The tyrant custom, most grave senators,
Hath made the flinty and steel couch of war
My thrice-driven bed of down: I do agnize
A natural and prompt alacrity
I find in hardness; and do undertake
These present wars against the Ottomites.
Most humbly, therefore, bending to your state,
I crave fit disposition for my wife;
Due reference of place and exhibition;
With such accommodation and besort
As levels with her breeding.
If you please,
Be't at her father's.
I'll not have it so.
Nor I. I would not there reside,
To put my father in impatient thoughts,
By being in his eye. Most gracious duke,
To my unfolding lend your prosperous ear;
And let me find a charter in your voice
To assist my simpleness.
What would you, Desdemona?
That I did love the Moor to live with him,
My downright violence and storm of fortunes
May trumpet to the world: my heart's subdu'd
Even to the very quality of my lord:
I saw Othello's visage in his mind;
And to his honors and his valiant parts
Did I my soul and fortunes consecrate.
So that, dear lords, if I be left behind,
A moth of peace, and he go to the war,
The rites for which I love him are bereft me,
And I a heavy interim shall support
By his dear absence. Let me go with him.
Let her have your voices.
Vouch with me, heaven, I therefore beg it not
To please the palate of my appetite;
Nor to comply with heat, — the young affects
In me defunct, — and proper satisfaction;
But to be free and bounteous to her mind:
And heaven defend your good souls, that you think
I will your serious and great business scant
For she is with me: no, when light-wing'd toys
Of feather'd Cupid seel with wanton dullness
My speculative and offic'd instruments,
That my disports corrupt and taint my business,
Let housewives make a skillet of my helm,
And all indign and base adversities
Make head against my estimation!
Be it as you shall privately determine,
Either for her stay or going: the affair cries haste,
And speed must answer it.
You must away to-night.
With all my heart.
At nine i' the morning here we'll meet again. —
Othello, leave some officer behind,
And he shall our commission bring to you;
With such things else of quality and respect
As doth import you.
So please your grace, my ancient, —
A man he is of honesty and trust, —
To his conveyance I assign my wife,
With what else needful your good grace shall think
To be sent after me.
Let it be so. —
Good night to everyone. — [To Brabantio.] And, noble signior,
If virtue no delighted beauty lack,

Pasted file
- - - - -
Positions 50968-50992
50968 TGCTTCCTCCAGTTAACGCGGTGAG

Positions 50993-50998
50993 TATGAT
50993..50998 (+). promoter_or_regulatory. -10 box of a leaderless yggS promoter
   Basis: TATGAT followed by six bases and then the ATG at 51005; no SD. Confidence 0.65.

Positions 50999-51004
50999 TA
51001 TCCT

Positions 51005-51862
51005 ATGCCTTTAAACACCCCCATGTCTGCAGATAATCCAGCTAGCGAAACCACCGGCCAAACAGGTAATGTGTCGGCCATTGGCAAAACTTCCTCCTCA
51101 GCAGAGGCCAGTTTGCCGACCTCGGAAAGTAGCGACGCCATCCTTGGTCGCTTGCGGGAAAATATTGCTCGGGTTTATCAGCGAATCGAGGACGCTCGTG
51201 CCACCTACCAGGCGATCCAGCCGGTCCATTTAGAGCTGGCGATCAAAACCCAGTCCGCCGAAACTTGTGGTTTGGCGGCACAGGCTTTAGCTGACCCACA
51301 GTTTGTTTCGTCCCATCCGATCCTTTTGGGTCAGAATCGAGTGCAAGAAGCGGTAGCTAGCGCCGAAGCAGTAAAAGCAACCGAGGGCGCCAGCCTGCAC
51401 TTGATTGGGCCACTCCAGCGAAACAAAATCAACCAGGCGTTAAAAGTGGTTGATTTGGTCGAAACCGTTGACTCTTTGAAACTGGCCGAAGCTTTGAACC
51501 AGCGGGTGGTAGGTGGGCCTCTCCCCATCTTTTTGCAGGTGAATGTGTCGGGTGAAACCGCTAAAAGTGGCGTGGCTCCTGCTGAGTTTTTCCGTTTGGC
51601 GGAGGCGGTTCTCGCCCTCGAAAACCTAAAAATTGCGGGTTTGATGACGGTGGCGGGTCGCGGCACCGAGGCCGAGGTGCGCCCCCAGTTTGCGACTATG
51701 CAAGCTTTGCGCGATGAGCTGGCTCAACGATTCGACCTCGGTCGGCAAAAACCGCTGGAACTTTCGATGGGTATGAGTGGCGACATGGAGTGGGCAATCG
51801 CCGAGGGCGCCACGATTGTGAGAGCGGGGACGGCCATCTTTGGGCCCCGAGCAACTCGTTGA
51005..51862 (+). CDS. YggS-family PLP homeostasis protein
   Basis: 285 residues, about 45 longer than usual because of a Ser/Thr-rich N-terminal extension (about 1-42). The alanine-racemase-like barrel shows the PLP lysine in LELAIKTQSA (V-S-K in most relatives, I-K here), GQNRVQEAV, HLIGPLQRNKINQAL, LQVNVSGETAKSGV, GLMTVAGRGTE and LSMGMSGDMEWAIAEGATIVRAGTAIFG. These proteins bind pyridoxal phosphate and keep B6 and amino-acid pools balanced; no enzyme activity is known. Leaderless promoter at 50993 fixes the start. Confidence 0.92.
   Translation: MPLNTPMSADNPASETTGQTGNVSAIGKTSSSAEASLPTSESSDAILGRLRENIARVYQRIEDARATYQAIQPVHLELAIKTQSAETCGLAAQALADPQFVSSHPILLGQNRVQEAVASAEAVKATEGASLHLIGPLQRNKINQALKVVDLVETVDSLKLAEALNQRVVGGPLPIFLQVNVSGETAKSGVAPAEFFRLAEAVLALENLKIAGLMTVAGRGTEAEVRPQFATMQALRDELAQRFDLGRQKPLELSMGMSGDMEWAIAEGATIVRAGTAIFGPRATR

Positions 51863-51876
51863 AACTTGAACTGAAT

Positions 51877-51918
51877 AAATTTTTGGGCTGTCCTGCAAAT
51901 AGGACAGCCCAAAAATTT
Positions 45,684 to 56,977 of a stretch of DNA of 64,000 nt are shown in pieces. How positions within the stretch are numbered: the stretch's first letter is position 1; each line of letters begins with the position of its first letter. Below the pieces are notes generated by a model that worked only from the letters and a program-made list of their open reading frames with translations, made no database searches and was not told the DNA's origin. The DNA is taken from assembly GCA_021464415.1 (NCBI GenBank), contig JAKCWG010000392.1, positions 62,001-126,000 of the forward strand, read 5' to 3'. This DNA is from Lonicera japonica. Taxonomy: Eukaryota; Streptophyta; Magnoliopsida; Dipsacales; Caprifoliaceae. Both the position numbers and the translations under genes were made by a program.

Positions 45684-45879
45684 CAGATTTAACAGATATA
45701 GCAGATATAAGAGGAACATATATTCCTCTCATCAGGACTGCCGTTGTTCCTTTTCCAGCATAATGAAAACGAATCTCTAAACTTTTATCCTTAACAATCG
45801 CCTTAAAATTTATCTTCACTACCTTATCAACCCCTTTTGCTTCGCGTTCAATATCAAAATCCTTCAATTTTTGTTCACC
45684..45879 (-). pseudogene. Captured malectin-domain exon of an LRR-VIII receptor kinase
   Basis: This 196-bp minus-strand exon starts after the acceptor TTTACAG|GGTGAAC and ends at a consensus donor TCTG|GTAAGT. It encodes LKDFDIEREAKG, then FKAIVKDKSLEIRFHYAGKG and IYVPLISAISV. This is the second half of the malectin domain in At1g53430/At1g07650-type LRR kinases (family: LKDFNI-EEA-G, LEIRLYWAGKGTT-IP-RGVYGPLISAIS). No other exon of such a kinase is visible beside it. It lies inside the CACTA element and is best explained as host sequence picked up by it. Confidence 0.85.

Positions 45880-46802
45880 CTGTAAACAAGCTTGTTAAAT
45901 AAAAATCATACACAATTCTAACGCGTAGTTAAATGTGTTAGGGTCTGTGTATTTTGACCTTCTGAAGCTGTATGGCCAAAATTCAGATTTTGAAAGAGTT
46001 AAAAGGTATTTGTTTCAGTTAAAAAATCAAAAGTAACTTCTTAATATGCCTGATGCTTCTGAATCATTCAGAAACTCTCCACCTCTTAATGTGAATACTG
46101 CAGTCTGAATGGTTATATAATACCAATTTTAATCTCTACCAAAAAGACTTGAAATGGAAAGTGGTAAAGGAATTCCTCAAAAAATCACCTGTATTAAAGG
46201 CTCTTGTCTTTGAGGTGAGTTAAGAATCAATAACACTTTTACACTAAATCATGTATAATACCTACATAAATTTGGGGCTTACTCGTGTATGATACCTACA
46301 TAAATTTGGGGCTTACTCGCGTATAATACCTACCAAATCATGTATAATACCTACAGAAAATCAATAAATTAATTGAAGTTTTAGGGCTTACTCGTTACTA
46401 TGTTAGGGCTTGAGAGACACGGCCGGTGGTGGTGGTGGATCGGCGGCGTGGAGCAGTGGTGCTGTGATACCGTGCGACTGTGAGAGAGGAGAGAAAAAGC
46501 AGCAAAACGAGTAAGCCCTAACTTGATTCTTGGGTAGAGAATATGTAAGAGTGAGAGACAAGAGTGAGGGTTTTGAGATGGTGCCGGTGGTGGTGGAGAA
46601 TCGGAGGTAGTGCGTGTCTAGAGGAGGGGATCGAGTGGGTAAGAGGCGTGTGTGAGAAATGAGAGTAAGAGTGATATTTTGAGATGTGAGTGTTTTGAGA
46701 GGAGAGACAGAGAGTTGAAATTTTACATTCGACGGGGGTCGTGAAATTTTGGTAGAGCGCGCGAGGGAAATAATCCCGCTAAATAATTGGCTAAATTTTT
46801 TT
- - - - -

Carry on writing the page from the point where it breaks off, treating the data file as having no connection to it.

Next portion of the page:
Your son-in-law is far more fair than black.
Adieu, brave Moor; use Desdemona well.
Look to her, Moor, if thou hast eyes to see:
She has deceiv'd her father, and may thee.
[Exeunt Duke, Senators, Officers. &c.]
My life upon her faith! — Honest Iago,
My Desdemona must I leave to thee:
I pr'ythee, let thy wife attend on her;
And bring them after in the best advantage. —
Come, Desdemona, I have but an hour
Of love, of worldly matters and direction,
To spend with thee: we must obey the time.
[Exeunt Othello and Desdemona.]
What say'st thou, noble heart?
What will I do, thinkest thou?
Why, go to bed and sleep.
I will incontinently drown myself.
If thou dost, I shall never love thee after. Why, thou silly
It is silliness to live when to live is torment; and then
have we a prescription to die when death is our physician.
O villainous! I have looked upon the world for four times seven
years, and since I could distinguish betwixt a benefit and an
injury, I never found man that knew how to love himself. Ere I
would say I would drown myself for the love of a Guinea-hen, I
would change my humanity with a baboon.
What should I do? I confess it is my shame to be so fond,
but it is not in my virtue to amend it.
Virtue! a fig! 'Tis in ourselves that we are thus or thus.
Our bodies are gardens, to the which our wills are gardeners;
so that if we will plant nettles or sow lettuce, set hyssop and
weed up thyme, supply it with one gender of herbs or distract it
with many, either to have it sterile with idleness or manured
with industry; why, the power and corrigible authority of this
lies in our wills. If the balance of our lives had not one scale
of reason to poise another of sensuality, the blood and baseness
of our natures would conduct us to most preposterous conclusions:
But we have reason to cool our raging motions, our carnal stings,
our unbitted lusts; whereof I take this, that you call love, to
be a sect or scion.
It cannot be.